2. Characteristics of the parties to a lawsuit (Sections 52 to 55).

Different Types of Evidence

Section 59 states that if evidence of any is to be given, it must be either oral or documentary. Section 60 requires direct oral evidence. Section 61 specifies that the contents of a document may be proven using either primary or secondary evidence. Sections 62 to 66 deal with primary and secondary evidence and specify that primary evidence of documents must be provided before mentioning the cases in which secondary evidence may be given. Then there are provisions for submitting oral evidence to prove the authenticity of a document (Sections 67, 67-A, 68, 69, 71, and 72). Sections 73 and 73-A deal with determining the term of a deed. Section 100 forbids the Chapter from being applied to the provisions of the Indian Succession Act dealing with the drafting of wills.

Manner of proof-Burden of proof- Presumption without calling for proof

Part II dealt with the issue of factual proof; Part III of the Act addresses how the proof is to be generated. This section is divided into five chapters. Chapters VII-XI. Sections 101 to 114-A of Chapter VII addresses the issue of burden of proof. They state that in certain cases, the burden of establishing a fact falls on a certain person. Sections 112 and 113 deal with cases involving conclusive evidence. Section 114 provides that the Court may presume the existence of certain facts that should occur in the normal course of natural phenomena, human action, and public and private business without requiring proof.

Section 111-A establishes a presumption of guilt for certain offenses. Section 113-A provides for a presumption of suicide abetment if a married woman commits suicide within 7 years of her marriage and has been subjected to abuse by her husband or his relatives. Section 113-B establishes a presumption of dowry death. Section 114-A provides for a presumption of lack of consent in some rape prosecutions.

Estoppel

Sections 115 to 117 of Chapter VIII deal with the issue of estoppel, another rule of leading evidence. These provisions prohibit a person from giving false evidence by preventing them from making contradicting statements in a Court of Law.

Competency, comparability, examination, and cross-examination of witnesses and impeachment of witness credibility

Chapters IX and X deal with competency, comparability, examination and cross-examination of witnesses, impeachment of the credit of testimony of the witnesses, and the use of previous writings of witnesses for refreshing their memory and also using their previous statements for corroboration of their statement in Court.

A witness is considered competent when there is nothing in the law that prevents him/her from appearing in Court and presenting evidence. The capacity of a witness to understand and respond rationally to the questions posed to him determines whether or not he is competent.

The competency of those who can testify as witnesses are covered under Sections 118, 119, 120, and 133. A witness may be competent but not compellable, which means that the Court cannot compel him to testify. A court cannot compel foreign ambassadors and sovereigns to appear before it to testify.  A court cannot compel foreign ambassadors or sovereigns to attend the court to testify. A witness may be competent and compellable, but the law may not compel him to respond to specific questions. Restricted comparability, often known as a privilege, is the term used to describe this situation. This privilege is addressed in Sections 122132. The quantum of evidence is covered in Section 134. The examination, cross-examination, and re-examination-in-chief of witnesses are covered in Sections 135 to 139. Sections 140 to 153 cover the types of questions that can and cannot be asked during cross-examination of witnesses. Evidence contradicting a witness’s cross-examination replies is not allowed under Section 153. Under Section 154, the Court may, at its discretion, allow the person who calls a witness to ask him any question that the other party might ask during cross-examination. Section 155 talks about the impeachment of a witness. Section 158 of the Act deals with giving evidence to contradict, impeach, or corroborate the credibility of someone who gave evidence under Sections 32 and 33 of the Act. Sections 159 to 161 allow a witness to recall his memory by reviewing the previously produced record. Sections 165 and 166 define the scope of the Judges and jury’s rights to examine witnesses.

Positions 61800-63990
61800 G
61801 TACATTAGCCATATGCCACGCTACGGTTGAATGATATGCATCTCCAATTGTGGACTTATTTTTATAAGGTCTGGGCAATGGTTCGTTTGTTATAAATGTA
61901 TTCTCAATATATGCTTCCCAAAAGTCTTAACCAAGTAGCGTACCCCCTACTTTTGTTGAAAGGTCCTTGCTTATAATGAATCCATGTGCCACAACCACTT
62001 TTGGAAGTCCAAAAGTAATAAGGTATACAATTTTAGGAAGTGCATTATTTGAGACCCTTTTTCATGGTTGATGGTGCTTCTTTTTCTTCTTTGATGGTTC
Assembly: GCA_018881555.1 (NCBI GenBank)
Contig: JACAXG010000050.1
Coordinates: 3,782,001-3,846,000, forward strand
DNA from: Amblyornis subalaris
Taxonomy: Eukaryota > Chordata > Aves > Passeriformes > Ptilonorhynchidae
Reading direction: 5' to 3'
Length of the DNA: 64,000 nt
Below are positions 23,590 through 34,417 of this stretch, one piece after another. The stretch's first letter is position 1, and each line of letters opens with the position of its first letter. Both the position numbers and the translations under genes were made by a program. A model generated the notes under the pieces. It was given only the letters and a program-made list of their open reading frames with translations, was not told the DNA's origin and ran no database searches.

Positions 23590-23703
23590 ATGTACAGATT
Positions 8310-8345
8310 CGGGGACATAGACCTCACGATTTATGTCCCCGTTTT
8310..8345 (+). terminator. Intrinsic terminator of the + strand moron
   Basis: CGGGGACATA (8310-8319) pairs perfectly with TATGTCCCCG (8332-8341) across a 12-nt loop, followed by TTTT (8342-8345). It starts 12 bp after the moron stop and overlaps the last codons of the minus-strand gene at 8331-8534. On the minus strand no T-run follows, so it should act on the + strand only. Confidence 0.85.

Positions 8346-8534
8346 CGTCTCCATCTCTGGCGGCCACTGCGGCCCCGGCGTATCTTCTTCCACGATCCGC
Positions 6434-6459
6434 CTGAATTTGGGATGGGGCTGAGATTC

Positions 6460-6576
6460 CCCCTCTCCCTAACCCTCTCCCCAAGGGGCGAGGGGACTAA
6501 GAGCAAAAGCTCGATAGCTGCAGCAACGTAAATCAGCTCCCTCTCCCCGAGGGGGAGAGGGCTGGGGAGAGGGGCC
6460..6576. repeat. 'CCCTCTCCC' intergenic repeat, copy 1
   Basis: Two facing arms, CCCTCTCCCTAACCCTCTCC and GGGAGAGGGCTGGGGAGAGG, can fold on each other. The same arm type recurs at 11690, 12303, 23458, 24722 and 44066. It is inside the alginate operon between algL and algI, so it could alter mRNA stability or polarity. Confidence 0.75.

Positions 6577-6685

Admissibility of evidence

There is only one section in Chapter XI, Section 167, which states that there will be no new trial for the improper admission or rejection of evidence.

Judicial pronouncements with respect to the Indian Evidence Act, 1872

State Bank of India v. Om Narain Agarwal, AIR 2011 

In the above case, the Court highlighted that the main feature of the rule of evidence is to limit the scope of the dispute before the Court to those facts that have logical evidentiary value in determining a fact and to prevent giving judgments based on illogical conclusions or prejudices, as well as to aid in the administration of justice.

Vijendra v. State (NCT of Delhi), 1997 

In the light of the above case, the Hon’ble Supreme Court ruled that the prosecution cannot record the accused’s statement since it violates the provisions of Cr. P.C., which states that a statement made before a police officer during an investigation cannot be used for any purpose unless it falls under the provisions of section 27 of 32 (1) of the Evidence Act.

Emperor v. Aftab Mohd. Khan, 1939

In this particular case, the learned court explained the objective of Section 162 of the Indian Evidence Act. The purpose of the provision and its proviso is to protect the accused from false statements made by witnesses during the investigation. The Court reasoned that the remarks provided by witnesses may have been influenced by the police officers investigating the case and that admitting such statements as evidence would be prejudicial to the accused.